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Looking Ahead: The Future of Facebook Ads

For brands, Facebook remains one of the preeminent sources for reaching potential customers.

By Chad Recchia

For brands, Facebook remains one of the preeminent sources for reaching potential customers.

The social network ranks only second to Google as the second largest digital publisher in the world. Facebook also boasts unparalleled targeting capabilities that allow advertisers to engage with its roughly 1.4 billion monthly active users.

How successful are ads for Facebook’s business strategy? This year alone, it is expected to bring in a little more than $36 billion in worldwide ad revenue. That is a projected 35-percent increase from their advertising earnings in 2016 according to a recent report from eMarketer.  

But like the rest of its competition in the digital space, Facebook is continuing to evolve in order to keep up with the times.

The changing relationship between users and the Facebook news feed

Facebook has existed since 2004, but it wasn’t until two years later that it launched one of its most recognizable features.

The news feed.

During the course of its 11-year history, the Facebook news feed has undergone numerous changes. One of its biggest facelifts to date was the incorporation of ads in 2012.

Despite its success driving ad revenue through the news feed, eMarketer says Facebook believes an “upper limit” will soon be reached when it comes to serving ads there. Ad load on Facebook is a major factor marketers should be considering when it comes to the effectiveness of branded content on the news feed.

Another consideration for brands is the idea of “feed fatigue”. Though data from eMarketer suggests that active user count and time spent on Facebook is rising, there’s evidence that people are becoming weary of the endless stream of content provided by the news feed.

“This has been the main source of ad revenue for Facebook for the past five years,” eMarketer analyst Debra Aho Williamson said on a recent episode of the Behind The Numbers podcast. “And advertisers have grown used to advertising in the feed. They’ve learned how to stand out in the feed, how to develop ad products, advertising messages that people might catch repeated attention.

“And now, with the limit being reached, advertisers are faced with questions of ‘Okay, what’s next? What’s Facebook’s act two going to be beyond the feed?”

Facebook explores other opportunities

As the dynamic between Facebook users and the news feed changes, the social network is actively exploring a variety of options for advertisers to reach customers.

Acquired by Facebook in 2012, Instagram is one such platform that has tremendous long-term, advertising upside. Usage on Instagram continues to increase according to eMarketer data. In the United States alone, the photo/video sharing social network will have 77 million monthly active users by the end of 2017, which would mark a 12.5 percent increase from the previous year.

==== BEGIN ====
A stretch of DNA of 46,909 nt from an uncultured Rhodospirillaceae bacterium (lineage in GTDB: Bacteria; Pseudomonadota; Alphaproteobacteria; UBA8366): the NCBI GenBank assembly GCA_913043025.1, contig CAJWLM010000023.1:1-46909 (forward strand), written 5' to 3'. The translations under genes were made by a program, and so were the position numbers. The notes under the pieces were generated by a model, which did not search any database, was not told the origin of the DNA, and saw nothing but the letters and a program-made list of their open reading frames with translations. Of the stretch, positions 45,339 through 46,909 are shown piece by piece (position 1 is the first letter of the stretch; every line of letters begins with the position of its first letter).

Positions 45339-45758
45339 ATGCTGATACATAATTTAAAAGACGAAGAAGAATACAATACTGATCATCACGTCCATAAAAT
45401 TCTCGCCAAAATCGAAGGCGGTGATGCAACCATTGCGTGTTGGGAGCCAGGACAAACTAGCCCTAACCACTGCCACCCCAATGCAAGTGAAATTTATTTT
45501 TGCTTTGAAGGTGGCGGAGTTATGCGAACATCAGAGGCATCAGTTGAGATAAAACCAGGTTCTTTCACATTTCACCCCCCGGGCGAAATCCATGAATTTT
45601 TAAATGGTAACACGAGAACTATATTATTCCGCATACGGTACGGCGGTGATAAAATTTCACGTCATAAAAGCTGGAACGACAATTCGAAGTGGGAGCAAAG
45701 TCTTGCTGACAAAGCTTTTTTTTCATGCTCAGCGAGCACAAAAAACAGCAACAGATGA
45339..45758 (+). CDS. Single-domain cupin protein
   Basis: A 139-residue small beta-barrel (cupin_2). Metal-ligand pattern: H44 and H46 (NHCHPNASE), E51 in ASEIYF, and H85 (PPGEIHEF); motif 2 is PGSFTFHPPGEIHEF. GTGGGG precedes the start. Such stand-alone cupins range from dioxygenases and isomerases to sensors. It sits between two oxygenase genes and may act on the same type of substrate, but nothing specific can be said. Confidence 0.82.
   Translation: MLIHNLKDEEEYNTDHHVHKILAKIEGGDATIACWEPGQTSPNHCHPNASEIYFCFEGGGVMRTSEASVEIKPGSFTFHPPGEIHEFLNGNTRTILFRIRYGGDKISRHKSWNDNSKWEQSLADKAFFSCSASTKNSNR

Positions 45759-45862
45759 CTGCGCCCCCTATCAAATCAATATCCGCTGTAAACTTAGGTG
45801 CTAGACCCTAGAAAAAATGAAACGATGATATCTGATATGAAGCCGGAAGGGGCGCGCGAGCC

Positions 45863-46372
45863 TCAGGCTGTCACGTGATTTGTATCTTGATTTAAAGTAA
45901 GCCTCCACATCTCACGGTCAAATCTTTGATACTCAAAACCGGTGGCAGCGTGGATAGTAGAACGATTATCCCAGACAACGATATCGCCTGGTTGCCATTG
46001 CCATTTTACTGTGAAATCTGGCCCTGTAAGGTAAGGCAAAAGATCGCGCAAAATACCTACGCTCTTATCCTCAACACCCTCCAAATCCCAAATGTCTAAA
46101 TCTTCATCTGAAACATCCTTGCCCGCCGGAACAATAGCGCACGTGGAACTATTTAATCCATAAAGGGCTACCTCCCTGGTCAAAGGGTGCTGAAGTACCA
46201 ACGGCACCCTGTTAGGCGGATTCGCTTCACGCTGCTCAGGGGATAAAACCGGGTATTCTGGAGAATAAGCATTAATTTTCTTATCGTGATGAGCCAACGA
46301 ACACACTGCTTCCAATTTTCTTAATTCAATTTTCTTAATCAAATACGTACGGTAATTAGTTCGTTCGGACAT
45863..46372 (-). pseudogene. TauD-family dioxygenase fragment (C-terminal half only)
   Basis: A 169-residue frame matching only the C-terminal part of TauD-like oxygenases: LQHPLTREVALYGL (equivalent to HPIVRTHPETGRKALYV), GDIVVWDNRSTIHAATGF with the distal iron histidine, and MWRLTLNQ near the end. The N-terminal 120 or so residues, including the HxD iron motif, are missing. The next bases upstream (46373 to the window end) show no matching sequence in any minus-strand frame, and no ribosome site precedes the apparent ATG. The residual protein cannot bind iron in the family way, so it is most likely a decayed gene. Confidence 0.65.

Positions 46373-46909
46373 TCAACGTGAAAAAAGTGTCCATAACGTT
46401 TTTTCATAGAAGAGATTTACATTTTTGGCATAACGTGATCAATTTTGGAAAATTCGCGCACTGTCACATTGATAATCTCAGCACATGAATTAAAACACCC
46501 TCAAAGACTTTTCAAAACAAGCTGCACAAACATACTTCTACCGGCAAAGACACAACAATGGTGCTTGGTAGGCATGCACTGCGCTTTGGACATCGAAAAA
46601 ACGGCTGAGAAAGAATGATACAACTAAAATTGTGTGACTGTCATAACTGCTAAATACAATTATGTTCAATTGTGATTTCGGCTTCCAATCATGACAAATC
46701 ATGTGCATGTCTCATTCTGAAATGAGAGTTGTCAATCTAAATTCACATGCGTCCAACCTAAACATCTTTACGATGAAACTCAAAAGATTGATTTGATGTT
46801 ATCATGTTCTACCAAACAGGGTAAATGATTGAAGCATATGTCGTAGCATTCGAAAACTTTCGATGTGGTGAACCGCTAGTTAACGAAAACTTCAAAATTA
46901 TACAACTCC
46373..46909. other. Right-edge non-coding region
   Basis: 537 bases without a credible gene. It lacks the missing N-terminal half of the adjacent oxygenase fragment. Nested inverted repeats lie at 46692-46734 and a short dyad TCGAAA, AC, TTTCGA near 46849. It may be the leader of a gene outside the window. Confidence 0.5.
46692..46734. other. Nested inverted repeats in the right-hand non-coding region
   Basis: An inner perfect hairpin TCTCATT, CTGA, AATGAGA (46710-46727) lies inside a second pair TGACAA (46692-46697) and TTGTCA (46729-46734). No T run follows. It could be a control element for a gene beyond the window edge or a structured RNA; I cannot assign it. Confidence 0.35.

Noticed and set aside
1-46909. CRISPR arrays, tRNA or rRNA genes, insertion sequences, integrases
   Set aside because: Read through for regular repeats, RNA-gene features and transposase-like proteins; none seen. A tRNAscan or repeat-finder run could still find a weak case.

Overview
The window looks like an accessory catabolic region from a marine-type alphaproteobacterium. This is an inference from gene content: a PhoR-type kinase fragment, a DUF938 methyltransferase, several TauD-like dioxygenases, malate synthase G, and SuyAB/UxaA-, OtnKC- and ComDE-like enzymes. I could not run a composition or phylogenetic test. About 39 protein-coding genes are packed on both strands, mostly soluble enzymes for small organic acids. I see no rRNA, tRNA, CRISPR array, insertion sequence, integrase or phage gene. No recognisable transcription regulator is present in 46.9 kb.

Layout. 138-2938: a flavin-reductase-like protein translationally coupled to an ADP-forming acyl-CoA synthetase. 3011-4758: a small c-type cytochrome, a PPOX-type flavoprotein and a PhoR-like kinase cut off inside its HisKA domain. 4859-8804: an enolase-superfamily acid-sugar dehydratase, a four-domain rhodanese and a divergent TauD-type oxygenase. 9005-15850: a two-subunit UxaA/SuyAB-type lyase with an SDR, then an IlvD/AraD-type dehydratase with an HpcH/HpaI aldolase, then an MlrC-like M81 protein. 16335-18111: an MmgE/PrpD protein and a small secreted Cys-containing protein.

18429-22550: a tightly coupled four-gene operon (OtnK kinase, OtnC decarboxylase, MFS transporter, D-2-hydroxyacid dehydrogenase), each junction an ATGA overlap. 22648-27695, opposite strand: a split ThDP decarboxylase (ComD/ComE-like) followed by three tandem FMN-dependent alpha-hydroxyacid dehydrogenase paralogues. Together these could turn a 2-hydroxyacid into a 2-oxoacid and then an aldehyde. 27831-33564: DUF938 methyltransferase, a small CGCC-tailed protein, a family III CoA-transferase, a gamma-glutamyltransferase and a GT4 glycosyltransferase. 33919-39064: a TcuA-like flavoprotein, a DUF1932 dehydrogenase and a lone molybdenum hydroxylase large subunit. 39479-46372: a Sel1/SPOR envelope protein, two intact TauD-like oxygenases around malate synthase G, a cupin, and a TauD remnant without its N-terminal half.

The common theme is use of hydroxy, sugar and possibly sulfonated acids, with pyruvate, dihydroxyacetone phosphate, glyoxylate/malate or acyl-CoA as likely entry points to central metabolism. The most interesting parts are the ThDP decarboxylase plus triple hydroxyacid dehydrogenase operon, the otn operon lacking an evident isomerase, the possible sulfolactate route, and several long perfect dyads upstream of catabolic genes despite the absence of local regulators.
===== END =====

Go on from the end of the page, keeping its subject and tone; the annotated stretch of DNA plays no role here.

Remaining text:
When it’s come to implementing ads on Instagram, Facebook has shown a willingness in recent years to incorporate and expand marketers’ capabilities. The multimedia-based social network rolled out its own take on Snapchat’s stories feature in August 2016. And in addition to video, photo and carousel ads, Instagram has also given advertisers access to stories for delivering sponsored content.

“Instagram, we’re forecasting, will have $4 billion worldwide ad revenue this year, which is double (from) last year,” Aho Williamson said. “So Instagram is doing well.”

Facebook Messenger has received ad treatment, too.  Last year, the tech giant launched click to message news feed ads, which take users into a chat session with business pages. In 2016, it also launched sponsored messages for Messenger – chat sessions initiated by brands to re-engage potential customers who’ve previously reached out for information.

More recently, Messenger began testing in-app ads for the mobile interface. Here’s some of what product manager Eddie Zhang said of the launch in Facebook’s announcement back in January of this year:

“Businesses have long been telling us that they are very excited about the potential of the Messenger platform to reach their customers and help them to drive sales, build brand awareness and increase customer satisfaction. Our current offerings like ads that take people to Messenger conversations from their Facebook News Feed and sponsored messages have demonstrated that people are interested in hearing from and interacting with business and brands on Messenger. In fact, people are already regularly messaging businesses with over 1 billion messages sent between people and businesses on Messenger each month.”

Facebook is also providing an added edge for advertisers through Instant Articles. Just last week, the social network announced that it was expanding the opportunity to monetize Instant Articles for all publishers. According to Facebook, Instant Articles deliver between 20 to 50 percent more traffic than mobile web content.

In the meantime, what can brands do?

Experiment and tinker.

Creativity remains a core principle for brands looking to stand out to potential customers on Facebook. Despite the changing dynamic between the news feed and users, the platform’s keystone feature won’t be going anywhere anytime soon. Continuing to create content that is engaging, and more specifically shareable, is one way for businesses stay relevant.

Strong storytelling is also important for brands trying to reach potential customers. When it comes to Facebook’s news feed, creating compelling messages that can quickly capture users’ attention is still key. But with new features like stories being introduced across Facebook’s main offerings, advertisers should also consider ways to address target audiences through longer-form content.

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